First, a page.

We all would like to think we have a purpose. Put more truthfully, we all would like to have a clear purpose that we do not have to question or worry over. I think that the reason I am thinking this thought is because I’m reading Thomas Merton’s Seven Storey Mountain, a spiritual autobiography, written long ago in a different time, but compelling in its confessional seriousness. Thomas Merton’s vocation was to leave the world and become a monk in a monastery. “Leaving the world” is his terminology. To have a religious vocation as a monk is to leave the world. This idea is foreign to me, a Jew, who does not think the world is a place to leave in order to be religious, but a place in which to celebrate life, truly a different perspective.* At the same time, though, I envy him his certainty, which brings me to what I want to say about my experience today.
I began with a walk towards public transit in order to go to a daylong retreat at the Insight Meditation Center in Redwood City. I took the scenic route to BART (rapid transit) through City College. Midway through the campus, a man in a car pulled up to ask me a question;
“Do you know where the gym is? I’m trying to get to the gym.” I told him where the gym was and kept walking, including walking through the building where the gym was. I could hear the crowd gathered for a basketball game and was reassured that I had given him good directions. I made it to Redwood City, though I almost missed my stop because I was so immersed in Merton’s book. I sat in the meditation hall for 40 minutes and began to swell up as I always seem to do when I sit to meditate. My fingers get painfully swollen and I think that I’m doing an activity that is not healthy for me. I went to lunch and began to go back for the rest of the day’s activities – sitting meditation alternating with walking meditation – and it occurred to me that I would rather read and spend time with my husband than sit and swell in a meditation hall. I called Al, my husband, and made plans, walked to the train, got off at the BART station closest to my house, and, again, walked through City College. I was listening to a beautiful rendition of Salve Regina, sung by Benedictine monks, thinking that it would be great to use the beautiful melody and write alternative words, since the meaning of the Latin words doesn’t resonate for me in the way they are intended. We humanistic Jews do this with Jewish prayers as well. Why not this song? As I listened someone was trying to get my attention. She was driving a truck and was asking me where the gym was. I told her; this time I was quite sure about where it was.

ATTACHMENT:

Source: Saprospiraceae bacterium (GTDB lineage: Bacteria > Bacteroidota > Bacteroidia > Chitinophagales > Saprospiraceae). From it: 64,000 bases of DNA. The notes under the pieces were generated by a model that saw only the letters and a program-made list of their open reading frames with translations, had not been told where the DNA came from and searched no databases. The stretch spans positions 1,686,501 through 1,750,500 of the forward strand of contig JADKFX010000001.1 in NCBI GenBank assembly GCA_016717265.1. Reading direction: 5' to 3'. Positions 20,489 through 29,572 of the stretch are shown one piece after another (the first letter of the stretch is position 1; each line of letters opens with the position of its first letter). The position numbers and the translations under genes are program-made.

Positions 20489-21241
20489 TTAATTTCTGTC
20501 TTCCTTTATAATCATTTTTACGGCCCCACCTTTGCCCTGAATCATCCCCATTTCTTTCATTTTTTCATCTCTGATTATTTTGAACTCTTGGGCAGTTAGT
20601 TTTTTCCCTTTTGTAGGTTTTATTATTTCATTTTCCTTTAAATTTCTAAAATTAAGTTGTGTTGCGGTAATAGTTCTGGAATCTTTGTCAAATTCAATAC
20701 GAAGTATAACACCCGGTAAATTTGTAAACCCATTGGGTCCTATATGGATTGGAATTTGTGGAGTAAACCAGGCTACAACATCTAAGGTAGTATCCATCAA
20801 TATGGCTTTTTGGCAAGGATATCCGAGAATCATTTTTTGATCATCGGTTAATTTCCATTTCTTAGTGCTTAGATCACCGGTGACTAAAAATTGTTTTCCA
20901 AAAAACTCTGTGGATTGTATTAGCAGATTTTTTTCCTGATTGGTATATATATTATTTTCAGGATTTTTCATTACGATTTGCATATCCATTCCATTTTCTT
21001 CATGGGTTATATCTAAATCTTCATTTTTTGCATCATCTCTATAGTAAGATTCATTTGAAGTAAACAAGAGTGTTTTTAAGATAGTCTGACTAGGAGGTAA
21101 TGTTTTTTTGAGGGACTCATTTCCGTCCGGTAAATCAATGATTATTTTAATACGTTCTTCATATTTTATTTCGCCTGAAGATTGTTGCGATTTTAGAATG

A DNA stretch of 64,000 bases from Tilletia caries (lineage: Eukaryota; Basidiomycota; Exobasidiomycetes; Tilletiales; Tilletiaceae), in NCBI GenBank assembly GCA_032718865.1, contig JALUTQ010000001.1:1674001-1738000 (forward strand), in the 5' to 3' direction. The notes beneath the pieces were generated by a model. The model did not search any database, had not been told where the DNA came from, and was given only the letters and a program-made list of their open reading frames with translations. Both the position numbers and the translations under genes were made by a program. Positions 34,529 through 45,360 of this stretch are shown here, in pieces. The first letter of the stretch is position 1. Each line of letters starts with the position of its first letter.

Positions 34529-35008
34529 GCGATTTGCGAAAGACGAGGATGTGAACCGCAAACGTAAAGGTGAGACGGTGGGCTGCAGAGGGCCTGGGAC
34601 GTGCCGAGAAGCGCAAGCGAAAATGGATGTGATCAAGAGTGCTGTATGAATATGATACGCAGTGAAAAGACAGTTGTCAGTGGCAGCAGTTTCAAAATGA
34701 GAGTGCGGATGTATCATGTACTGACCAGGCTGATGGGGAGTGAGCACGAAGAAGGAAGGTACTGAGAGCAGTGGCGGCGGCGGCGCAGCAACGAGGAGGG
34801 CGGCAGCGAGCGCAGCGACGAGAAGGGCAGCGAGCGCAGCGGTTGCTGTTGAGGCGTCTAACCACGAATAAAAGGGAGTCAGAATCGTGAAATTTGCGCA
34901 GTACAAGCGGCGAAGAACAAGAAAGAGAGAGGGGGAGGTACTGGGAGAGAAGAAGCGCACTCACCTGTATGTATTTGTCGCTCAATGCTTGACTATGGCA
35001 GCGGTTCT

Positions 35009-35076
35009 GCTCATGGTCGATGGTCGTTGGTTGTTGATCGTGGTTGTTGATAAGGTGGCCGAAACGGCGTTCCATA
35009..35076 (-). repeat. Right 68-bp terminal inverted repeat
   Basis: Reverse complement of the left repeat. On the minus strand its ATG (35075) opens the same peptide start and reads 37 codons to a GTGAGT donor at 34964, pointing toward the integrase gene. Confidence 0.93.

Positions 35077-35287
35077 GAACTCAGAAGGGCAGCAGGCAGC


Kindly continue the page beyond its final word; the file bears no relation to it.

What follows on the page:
So, what am I meant to do? Apparently, today I was meant to tell people where the gym is in City College. Tomorrow, who knows?
*Note: Paradoxically, if you read about Merton’s experiences working in the fields at Abbey of Gethsemani monastery in Kentucky, it is hard to believe he has left the world: “How sweet it is, out in the fields, at the end of the long summer afternoons! The sun is no longer raging at you, and the woods are beginning to throw long blue shadows over the stubble fields where the golden shocks are standing. The sky is cool, and you can see the pale half-moon smiling over the monastery in the distance. Perhaps a clean smell of pine comes down to you, out of the woods, on the breeze, and mingles with the richness of the fields and of the harvest. And when the undermaster claps his hands for the end of work, and you drop your arms and take off your hat to wipe the sweat out of your eyes, in the stillness you realize how the whole valley is alive with the singing of crickets, a constant universal treble going up to God out of the fields, rising like the incense of an evening prayer to the pure sky: laus perennis!”
Merton, Thomas (1998-10-04). The Seven Storey Mountain: Fiftieth-Anniversary Edition (p. 432). Houghton Mifflin Harcourt. Kindle Edition.